Understanding LP Siding
The 1990’s was not our finest hour of residential construction. In many respects, this decade represents a transition decade as we went from the way we used to build houses to the way we
build houses today and as often happens when innovative technologies are unveiled into the building industry, the laws of unintended consequences prevail and some new products and inventions do not live up to their expectations.
Louisiana Pacific’s Inner Seal siding, commonly referred to as “LP” fits this bill. Inner Seal siding exploded onto the market in the early 1990’s and at least in the Western Washington area, many of t
he developments from this era were sided with LP. The siding is made from chips of wood glued together to make a building material commonly called OSB – or oriented strand board. OSB is widely used today as a substitute for plywood. If you watch modern houses being constructed, nearly all of the wall sheathing, sub-floor and roof decking is done using OSB. Louisiana-Pacific used this OSB material and formed it into siding panels and lap siding with an embossed covering meant to look like the natural grain in real wood.
LP was not the only player. The 1990’s saw other “hardboard sidings,” or sidings made from a composite of wood fibers emerge onto the market. Weyerhaeuser had their product, so did Masonite. Technically, the other products could be accurately labeled as a hardboard siding, whereas LP’s Inner Seal is an OSB siding product. Technicalities aside, the whole wood products industry was racing headlong into the composite wood siding business and nearly every one of these 1990’s era wood siding products has had problems with premature failure and product defect litigation.
LP’s Inner Seal siding was the subject of a class action lawsuit. The settlement for that lawsuit has been paid, so if you are reading this, you have missed the opportunity to file a claim. The problem with LP’s Inner Seal, generally, is that it fails where exposed to the weather. Inner seal was sold as both lap siding and in panel-like 4’x8’ sheets with the T1-11 profile. The most vulnerable profile is the lap siding, where water can cling to the drip edge and wick into the bottom edge of the siding as shown in the photo below. Once water starts to penetrate the drip edge, the siding saturates, swells and delaminates. Where Inner Seal has been exposed to the weather for years, I would expect to see the siding in some stage of failure.
LP Inner Seal siding can be identified by the classic LP knot that is embossed into the siding – see attached photo. The timing is a little fuzzy, but to my understanding, LP stopped making Inner Seal siding around 1996, and they started making a similar and improved product called SmartSide starting around 2000. You cannot distinguish LP’s Inner Seal product from the newer SmartSide product once it is installed….at least I can’t. Unfortunately, the knots are the same and the siding looks the same. The only way I can make a guess at distinguishing the two sidings is the age in which they were installed. Roughly 2000’s and newer should be SmartSide where anything from the 1990’s should be Inner Seal. This leaves late 1990’s in something of a gray area.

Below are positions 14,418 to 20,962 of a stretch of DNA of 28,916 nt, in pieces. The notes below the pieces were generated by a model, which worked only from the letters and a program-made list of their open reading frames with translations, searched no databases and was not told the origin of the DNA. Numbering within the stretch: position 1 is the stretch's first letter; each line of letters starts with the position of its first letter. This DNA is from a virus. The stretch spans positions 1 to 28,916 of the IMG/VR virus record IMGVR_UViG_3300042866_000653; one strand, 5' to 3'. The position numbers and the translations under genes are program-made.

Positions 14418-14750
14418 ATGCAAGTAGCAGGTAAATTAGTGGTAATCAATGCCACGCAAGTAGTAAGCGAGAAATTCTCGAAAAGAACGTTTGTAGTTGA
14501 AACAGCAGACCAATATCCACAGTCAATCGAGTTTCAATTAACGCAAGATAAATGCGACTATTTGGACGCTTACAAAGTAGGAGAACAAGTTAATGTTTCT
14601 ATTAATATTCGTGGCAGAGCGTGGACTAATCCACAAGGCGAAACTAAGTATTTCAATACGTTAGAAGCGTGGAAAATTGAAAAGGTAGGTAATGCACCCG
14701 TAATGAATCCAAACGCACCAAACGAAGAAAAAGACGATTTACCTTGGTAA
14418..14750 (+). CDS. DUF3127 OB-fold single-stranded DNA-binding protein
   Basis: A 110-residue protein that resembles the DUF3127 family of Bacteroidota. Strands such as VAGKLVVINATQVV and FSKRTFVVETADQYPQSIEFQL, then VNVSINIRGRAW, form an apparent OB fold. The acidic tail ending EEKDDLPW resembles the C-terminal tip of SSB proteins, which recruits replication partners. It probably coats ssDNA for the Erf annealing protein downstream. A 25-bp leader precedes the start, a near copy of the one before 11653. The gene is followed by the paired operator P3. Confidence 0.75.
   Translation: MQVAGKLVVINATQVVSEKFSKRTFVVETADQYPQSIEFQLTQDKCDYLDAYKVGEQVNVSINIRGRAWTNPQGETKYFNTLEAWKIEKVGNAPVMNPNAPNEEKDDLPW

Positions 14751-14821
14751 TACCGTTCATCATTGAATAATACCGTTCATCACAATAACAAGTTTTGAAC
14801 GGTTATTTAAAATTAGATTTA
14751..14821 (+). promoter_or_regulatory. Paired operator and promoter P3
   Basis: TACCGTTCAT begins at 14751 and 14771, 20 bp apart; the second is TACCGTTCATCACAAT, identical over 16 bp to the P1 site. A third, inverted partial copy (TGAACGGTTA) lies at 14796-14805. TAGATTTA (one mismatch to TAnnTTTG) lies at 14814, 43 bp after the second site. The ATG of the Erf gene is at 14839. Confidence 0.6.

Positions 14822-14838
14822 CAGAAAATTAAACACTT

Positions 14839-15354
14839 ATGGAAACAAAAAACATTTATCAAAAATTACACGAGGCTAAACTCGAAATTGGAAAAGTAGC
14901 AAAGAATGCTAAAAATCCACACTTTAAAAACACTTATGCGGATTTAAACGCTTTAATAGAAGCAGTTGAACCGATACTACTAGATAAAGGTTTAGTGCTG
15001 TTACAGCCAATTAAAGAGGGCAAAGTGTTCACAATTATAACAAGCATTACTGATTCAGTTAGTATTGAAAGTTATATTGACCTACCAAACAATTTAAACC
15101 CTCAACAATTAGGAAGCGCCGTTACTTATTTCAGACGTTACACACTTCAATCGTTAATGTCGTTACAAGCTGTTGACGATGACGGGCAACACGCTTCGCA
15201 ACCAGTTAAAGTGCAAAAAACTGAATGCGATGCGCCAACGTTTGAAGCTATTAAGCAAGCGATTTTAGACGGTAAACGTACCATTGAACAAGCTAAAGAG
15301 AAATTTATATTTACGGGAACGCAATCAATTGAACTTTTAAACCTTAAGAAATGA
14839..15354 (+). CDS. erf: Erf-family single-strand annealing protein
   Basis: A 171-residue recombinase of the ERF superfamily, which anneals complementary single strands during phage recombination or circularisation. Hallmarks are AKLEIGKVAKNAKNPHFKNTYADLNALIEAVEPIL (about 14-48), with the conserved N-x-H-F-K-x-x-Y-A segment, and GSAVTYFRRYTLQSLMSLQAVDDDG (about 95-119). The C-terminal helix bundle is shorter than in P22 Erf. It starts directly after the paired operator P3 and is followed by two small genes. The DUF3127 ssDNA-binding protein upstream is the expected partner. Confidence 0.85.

No siding system last forever, but I do not consider siding one of the disposable systems on a house like a furnace or a water heater. This makes the need for siding replacement a large and unanticipated expense. By contrast, there are a lot of 100-year-old houses that still employ the original siding system. In many ways, LP reflects a new approach to construction: our stocks of quality old growth lumber were starting to disappear and we went with a siding system that has a life span more akin to a composition roof than our old siding systems which could last the better part of a century.
Some LP installations have difficulty lasting even 20 years. The useful life of the siding depends a great deal on the amount of exposure and the quality of the installation. The siding will perform adequately when it is protected by generous roof overhangs and well-installed, but will fail where exposed to the weather and where sloppy installation leaves the product vulnerable. The panel siding tends to do better than the lap siding because there is no drip edge for water to cling to.
One way to prolong the useful life of the siding is to keep it well-maintained. All penetrations, such as over-driven fasteners and site cut edges of siding need to be sealed with caulk and paint. A product commonly used to seal the drip edge is a paint primer called Permizer Plus; this can slow the delamination of the bottom drip edge. Lack of maintenance, exposure, and poor installation are common and major contributing factors to premature failure of LP siding.
I hope this blog helps shed some light on a common home inspection and house problem from the 1990’s.